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Steven Meisinger v. the Prudential Insurance Companies of America

May 23, 2011


The opinion of the court was delivered by: Hon. William J. Martini




Steven Meisinger filed for bankruptcy on February 23, 2009 and those proceedings concluded on July 1, 2010. Less than three months later, Plaintiff filed a complaint in state court (since removed) asserting primarily a state law discrimination claim against Defendant Prudential Insurance Companies of America (Prudential), his former employer. The relevant conduct covered the period prior to the bankruptcy court closing Meisinger's case. However, Plaintiff did not list his potential cause of action against Prudential as an asset in his bankruptcy filings. Defendant now seeks to dismiss the action based on judicial estoppel. For the reasons elaborated below, the Court will GRANT the motion and DISMISS the action.


The Defendants' motion to dismiss is brought pursuant to the provisions of Federal Rule of Civil Procedure 12(b)(6). This rule provides for the dismissal of a complaint, in whole or in part, if the plaintiff fails to state a claim upon which relief can be granted. The moving party bears the burden of showing that no claim has been stated, Hedges v. United States, 404 F.3d 744, 750 (3d Cir. 2005), and dismissal is appropriate only if, accepting all of the facts alleged in the complaint as true, the plaintiff has failed to plead "enough facts to state a claim to relief that is plausible on its face," Bell Atlantic Corp. v. Twombly, 550 U.S. 544, 570 (2007) (abrogating "no set of facts" language found in Conley v. Gibson, 355 U.S. 41, 45-46 (1957)). The facts alleged must be sufficient to "raise a right to relief above the speculative level." Twombly, 550 U.S. at 555. This requirement "calls for enough fact[s] to raise a reasonable expectation that discovery will reveal evidence of" necessary elements of the plaintiff's cause of action. Id. Furthermore, in order to satisfy federal pleading requirements, the plaintiff must "provide the grounds of his entitlement to relief," which "requires more than labels and conclusions, and a formulaic recitation of the elements of a cause of action will not do." Phillips v. County of Allegheny, 515 F.3d 224, 231 (3d Cir. 2008) (quoting Twombly, 550 U.S. at 555).


The basic chronology does not appear to be disputed. Plaintiff filed for Chapter 13 bankruptcy on February 23, 2009. On June 25, 2009, Plaintiff's counsel wrote Prudential -- a first effort to settle Plaintiff's claims against Prudential. On August 6, 2009, Plaintiff and his counsel were interviewed at Prudential. On September 14, 2009, Prudential terminated Plaintiff. On September 28, Plaintiff's counsel wrote Prudential and asserted an unlawful discrimination claim. On February 18, 2010, Plaintiff converted his Chapter 13 bankruptcy filing to a chapter 7 filing. On June 28, 2010, the bankruptcy court discharged Plaintiff's debts, and closed the case on July 1, 2010. On October 12, 2010, Plaintiff retained new counsel and filed a discrimination claim and an intentional infliction of emotional distress claim against Prudential in state court. That action was removed into this Court.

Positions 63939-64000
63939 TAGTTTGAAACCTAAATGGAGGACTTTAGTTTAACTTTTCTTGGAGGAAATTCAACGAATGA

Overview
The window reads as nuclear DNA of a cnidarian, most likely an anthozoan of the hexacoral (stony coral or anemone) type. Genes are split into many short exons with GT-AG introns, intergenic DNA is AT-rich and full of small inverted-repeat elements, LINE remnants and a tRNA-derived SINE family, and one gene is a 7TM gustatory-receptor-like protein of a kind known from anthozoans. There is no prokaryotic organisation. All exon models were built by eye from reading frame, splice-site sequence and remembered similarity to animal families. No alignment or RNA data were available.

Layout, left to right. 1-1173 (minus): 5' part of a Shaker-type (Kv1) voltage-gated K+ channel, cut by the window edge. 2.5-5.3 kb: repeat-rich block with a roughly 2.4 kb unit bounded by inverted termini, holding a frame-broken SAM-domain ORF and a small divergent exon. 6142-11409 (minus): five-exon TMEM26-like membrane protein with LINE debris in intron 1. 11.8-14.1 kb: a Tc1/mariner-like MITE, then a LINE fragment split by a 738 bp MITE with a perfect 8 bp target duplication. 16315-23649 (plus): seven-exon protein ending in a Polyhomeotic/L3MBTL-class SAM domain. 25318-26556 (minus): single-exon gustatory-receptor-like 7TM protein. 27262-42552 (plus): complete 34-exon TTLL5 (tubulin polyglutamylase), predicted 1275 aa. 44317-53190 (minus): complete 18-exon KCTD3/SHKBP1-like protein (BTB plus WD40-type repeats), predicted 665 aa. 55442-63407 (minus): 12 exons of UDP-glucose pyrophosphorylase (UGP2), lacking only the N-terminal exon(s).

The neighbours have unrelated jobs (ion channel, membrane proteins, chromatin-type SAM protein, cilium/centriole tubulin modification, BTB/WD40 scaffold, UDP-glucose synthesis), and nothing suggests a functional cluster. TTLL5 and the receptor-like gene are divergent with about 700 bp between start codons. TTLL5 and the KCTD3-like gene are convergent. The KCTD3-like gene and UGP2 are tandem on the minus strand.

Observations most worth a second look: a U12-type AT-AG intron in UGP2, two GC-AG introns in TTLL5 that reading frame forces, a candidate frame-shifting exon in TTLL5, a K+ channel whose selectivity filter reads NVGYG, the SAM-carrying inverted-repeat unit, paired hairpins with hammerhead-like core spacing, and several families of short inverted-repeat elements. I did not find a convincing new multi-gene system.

Defendant, asserting judicial estoppel, now moves to dismiss.


The application of judicial estoppel in federal court is a question of federal law, even in diversity cases, such as this, applying state substantive law. Plaintiff G-I Holdings, Inc. v. Reliance Ins. Co., 586 F.3d 247 (3d Cir. 2009). "The basic principle of judicial estoppel . . . is that absent any good explanation, a party should not be allowed to gain an advantage by litigation on one theory, and then seek an inconsistent advantage by pursuing an incompatible theory." Ryan Operations G.P. v. Santiam-Midwest Lumber Co., 81 F.3d 355, 358 (3d Cir. 1996). In applying the doctrine, the Third Circuit has announced a three-prong test.

First, the party to be estopped must have taken two positions that are irreconcilably inconsistent. Second, judicial estoppel is unwarranted unless the party changed his or her position in bad faith -- i.e., with intent to play fast and loose with the court. Finally, a district court may not employ judicial estoppel unless it is tailored to address the harm identified and no lesser sanction would adequately remedy the damage done by the litigant's misconduct.

Krystal Cadillac-Oldsmobile GMC Truck, Inc. v. General Motors Corp., 337 F.3d 314, 319 (3d Cir. 2003).

In Krystal Cadillac, after General Motors (GM) terminated its franchise agreement with Krystal (the debtor), Krystal filed for bankruptcy under chapter 11 and sought a plan for reorganization which "provided for the sale of its GM franchise [as an asset of the bankruptcy estate] in order to raise funds to pay creditors." Id. at 317. GM objected, arguing that the franchise had been properly terminated. The debtor's position was upheld ...

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